US ‘very sensitive’ to Turkey’s YPG concerns
WASHINGTON – Anadolu Agency
AFP photoThe United States is “very sensitive” to Turkey’s concerns regarding the Syrian Kurdish People’s Protection Units (YPG), the military arm of the Democratic Union Party (PYD), America’s top diplomat said Feb. 25.
U.S. Secretary of State John Kerry told lawmakers the U.S. had been talking “considerably” with Turkey regarding the dispute the two countries have about the YPG in northern Syria.
“We need to respect Turkey’s concerns, and we will, we have, we believe,” Kerry said.
“Going forward is very important that there not be a different problem created by the short-term solution of working with the Kurds, and then that creates a longer-term challenge for all of us in the region,” he said. “So we’re working very, very carefully.”
An ongoing rift between Turkey and the U.S. has emerged over the different designation of the PYD and YPG. While Turkey says the two groups are offshoots of the outlawed Kurdistan Workers’ Party (PKK) and thus are terrorist organizations, the U.S. designates the PKK as a terrorist organization but sees the PYD and YPG as a reliable partner in the fight against the Islamic State of Iraq and the Levant (ISIL).
Citing the recapture of the city of Kobane in northern Syria by Kurdish forces, Kerry said local ground forces were needed in order to fight ISIL.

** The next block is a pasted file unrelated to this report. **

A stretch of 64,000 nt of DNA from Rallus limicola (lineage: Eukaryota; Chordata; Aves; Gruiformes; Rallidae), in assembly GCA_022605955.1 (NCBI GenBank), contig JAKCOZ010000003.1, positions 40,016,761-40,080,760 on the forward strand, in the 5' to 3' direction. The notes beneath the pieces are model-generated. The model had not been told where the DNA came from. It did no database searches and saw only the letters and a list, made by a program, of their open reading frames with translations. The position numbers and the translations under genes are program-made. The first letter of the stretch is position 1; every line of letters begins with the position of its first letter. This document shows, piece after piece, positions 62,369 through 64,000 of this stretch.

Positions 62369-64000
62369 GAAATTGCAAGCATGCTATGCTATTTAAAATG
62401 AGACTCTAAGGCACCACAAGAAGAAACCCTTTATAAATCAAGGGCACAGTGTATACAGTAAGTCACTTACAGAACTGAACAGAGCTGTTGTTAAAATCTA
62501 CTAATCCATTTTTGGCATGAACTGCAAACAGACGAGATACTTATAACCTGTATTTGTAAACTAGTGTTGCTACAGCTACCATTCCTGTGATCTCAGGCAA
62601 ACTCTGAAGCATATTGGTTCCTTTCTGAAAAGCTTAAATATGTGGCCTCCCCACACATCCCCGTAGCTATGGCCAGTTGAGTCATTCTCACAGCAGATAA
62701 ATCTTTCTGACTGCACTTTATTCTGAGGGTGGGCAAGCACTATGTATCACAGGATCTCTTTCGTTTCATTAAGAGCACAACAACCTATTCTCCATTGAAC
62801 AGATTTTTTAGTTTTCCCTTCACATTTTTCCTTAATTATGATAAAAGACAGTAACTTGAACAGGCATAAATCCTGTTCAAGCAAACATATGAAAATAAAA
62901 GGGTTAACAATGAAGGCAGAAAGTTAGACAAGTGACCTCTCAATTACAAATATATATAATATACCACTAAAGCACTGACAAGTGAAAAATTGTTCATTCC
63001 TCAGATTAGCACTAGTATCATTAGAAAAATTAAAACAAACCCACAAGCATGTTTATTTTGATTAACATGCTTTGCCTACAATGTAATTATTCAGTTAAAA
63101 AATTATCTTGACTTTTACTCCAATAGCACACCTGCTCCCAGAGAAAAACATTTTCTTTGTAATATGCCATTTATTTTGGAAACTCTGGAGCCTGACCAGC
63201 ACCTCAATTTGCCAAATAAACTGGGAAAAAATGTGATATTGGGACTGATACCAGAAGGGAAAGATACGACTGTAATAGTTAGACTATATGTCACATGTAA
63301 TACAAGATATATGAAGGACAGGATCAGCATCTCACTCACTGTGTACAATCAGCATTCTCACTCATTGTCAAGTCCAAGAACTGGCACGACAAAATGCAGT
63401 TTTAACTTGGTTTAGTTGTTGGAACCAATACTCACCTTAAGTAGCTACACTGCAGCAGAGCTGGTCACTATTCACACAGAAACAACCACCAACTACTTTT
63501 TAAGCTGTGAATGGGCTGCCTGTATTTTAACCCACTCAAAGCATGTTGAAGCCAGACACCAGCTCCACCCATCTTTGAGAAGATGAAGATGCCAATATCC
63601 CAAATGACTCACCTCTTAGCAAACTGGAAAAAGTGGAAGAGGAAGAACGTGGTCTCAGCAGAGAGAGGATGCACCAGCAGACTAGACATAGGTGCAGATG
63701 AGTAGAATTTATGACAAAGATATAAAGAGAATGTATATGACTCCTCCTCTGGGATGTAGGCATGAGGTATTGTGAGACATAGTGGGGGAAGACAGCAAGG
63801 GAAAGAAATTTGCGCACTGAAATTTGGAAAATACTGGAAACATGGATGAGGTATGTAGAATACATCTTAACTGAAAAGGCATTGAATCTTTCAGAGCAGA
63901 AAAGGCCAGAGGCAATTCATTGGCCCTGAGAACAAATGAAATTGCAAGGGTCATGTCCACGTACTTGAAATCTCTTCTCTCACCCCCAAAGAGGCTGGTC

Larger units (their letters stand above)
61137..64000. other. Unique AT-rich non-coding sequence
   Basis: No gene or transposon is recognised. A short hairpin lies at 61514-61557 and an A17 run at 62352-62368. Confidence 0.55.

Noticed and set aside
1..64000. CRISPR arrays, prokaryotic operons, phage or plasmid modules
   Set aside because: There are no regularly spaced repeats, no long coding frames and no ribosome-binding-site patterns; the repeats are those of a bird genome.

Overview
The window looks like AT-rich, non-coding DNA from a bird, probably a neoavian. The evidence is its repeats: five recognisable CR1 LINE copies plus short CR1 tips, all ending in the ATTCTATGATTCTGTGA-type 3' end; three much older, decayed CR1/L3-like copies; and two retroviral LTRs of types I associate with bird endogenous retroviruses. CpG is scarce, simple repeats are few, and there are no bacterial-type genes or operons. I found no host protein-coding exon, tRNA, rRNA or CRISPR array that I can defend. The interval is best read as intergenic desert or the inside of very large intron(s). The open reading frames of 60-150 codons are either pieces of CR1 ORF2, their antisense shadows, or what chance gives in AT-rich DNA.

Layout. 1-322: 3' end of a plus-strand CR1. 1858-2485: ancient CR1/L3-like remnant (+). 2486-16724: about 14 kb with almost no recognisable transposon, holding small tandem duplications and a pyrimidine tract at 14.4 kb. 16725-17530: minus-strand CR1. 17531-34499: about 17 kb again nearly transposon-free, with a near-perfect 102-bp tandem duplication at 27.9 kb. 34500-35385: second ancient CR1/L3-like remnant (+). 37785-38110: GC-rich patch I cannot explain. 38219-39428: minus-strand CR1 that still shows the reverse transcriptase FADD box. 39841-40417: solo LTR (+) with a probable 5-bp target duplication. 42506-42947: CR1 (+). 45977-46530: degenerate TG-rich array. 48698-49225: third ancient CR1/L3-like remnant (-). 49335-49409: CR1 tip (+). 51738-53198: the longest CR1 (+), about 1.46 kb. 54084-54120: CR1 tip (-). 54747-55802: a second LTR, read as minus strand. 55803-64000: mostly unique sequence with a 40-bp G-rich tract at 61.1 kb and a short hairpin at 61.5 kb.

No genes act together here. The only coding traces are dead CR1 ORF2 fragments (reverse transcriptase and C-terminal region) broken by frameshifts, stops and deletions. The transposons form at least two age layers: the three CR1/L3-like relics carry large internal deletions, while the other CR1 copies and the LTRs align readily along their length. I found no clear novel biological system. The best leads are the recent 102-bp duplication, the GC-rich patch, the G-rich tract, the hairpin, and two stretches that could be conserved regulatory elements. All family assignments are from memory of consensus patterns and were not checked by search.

“There are different Kurds because some are more prepared and more comfortable working with Turkey than others are, and those divisions are very complicated and need to be managed carefully,” he said.
“We are talking with the Turks right now about how to proceed in ways that do not cross important lines for them and that respect the sensitivities of the region and I’m confident we will be able to do that.”
Since Feb. 13, Turkish military has been shelling northern Syria intermittently in retaliation to artillery fire from PYD forces based around Azez, close to the border with Turkey.
Kerry also said the U.S. opposes the recently proposed sale of Russian Sukhoi-30 fighter jets to Iran.
“There’s a committee and it’s in approval in the committee, but we would not approve it,” he said, referring to the U.N. Security Council.
The Russian twin-engine multi-role jet is comparable to the American F-15E bomber, which are all-weather fighters with a “proven design that is undefeated in air-to-air combat,” according to Boeing.